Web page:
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  • Message 1. 

    Posted by bitesize_english_teacher (U15197928) on Wednesday, 21st November 2012

    Over the last few months you will have built up a collection of detailed notes on your play, novel and poetry texts.

    In a critical essay you must back up your points with plenty of detailed evidence and quotations.

    However, as you will know, it is difficult to learn up large amounts of material and sitting for hours re-reading pages and pages of notes rarely works.

    Try laying out notes with as many sub-headings, bullet points, numbers, etc to make the material more easily digested in small ‘bites’.

    Then, reduce your notes on a text to a single sheet of paper listing only the main headings and sub-headings. This will be easier to memorise and the headings should help you recall the detailed back-up material.

    As an example of how to do this, here is a revision list on the character of Macbeth, covering the main stages of his development in each act.


    Act One
    Reputation at the start (I ii)
    · bravery/loyalty

    Reaction to the prophecies (I iii)
    Initial disbelief
    Emergence of ambition
    Considers killing Duncan
    Decides to leave things to chance
    Changes his mind when Duncan names Malcolm as his heir

    Reaches a decision (I vii)
    Soliloquy: reasons why he should not kill the king
    Lady Macbeth uses various methods of persuasion
    ‘I am settled’: agrees to go along with her plan, fully aware that he is doing wrong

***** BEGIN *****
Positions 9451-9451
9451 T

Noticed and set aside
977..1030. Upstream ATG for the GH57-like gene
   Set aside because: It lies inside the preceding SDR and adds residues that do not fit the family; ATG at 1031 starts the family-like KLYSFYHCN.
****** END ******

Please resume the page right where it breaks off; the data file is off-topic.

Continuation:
Act Two
    Effects of the murder on Macbeth (II ii/ II iii))
    (private) Regret; physical/metal/spiritual effects
    (public) hypocrisy of his public responses

    Act Three
    III i: Macbeth and Banquo
    Realisation that ‘to be thus is nothing but to be safely thus’
    Persuades murderers to kill Banquo and Fleance (parallels with Lady Macbeth’s persuasion in I vii)

    III ii: Macbeth and Lady Macbeth
    Effect on their marriage (‘be innocent of the knowledge’, etc)

    III iv: Banquet Scene
    A dramatic representation of his isolation
    Turning point at the end: ‘for mine own good/All causes shall give way’. Succeeds in suppressing his conscience; only self-preservation matters to him now.

    Act Four
    Macbeth’s second encounter with the witches
    Different attitude compared to first meeting

    Three new prophecies
    Decision to have Macduff’s family murdered: an act of brutality that completely alienates the audience

    Act Five
    Clings to faith in prophecies
    Tires of constant struggle to hold onto power (‘I have lived long enough’)
    Reaction to death of Lady Macbeth (‘She should have died hereafter’)
    Loss of the will to live (‘Tomorrow and tomorrow’ speech)
    Fulfilment of prophecies in a way he did not expect

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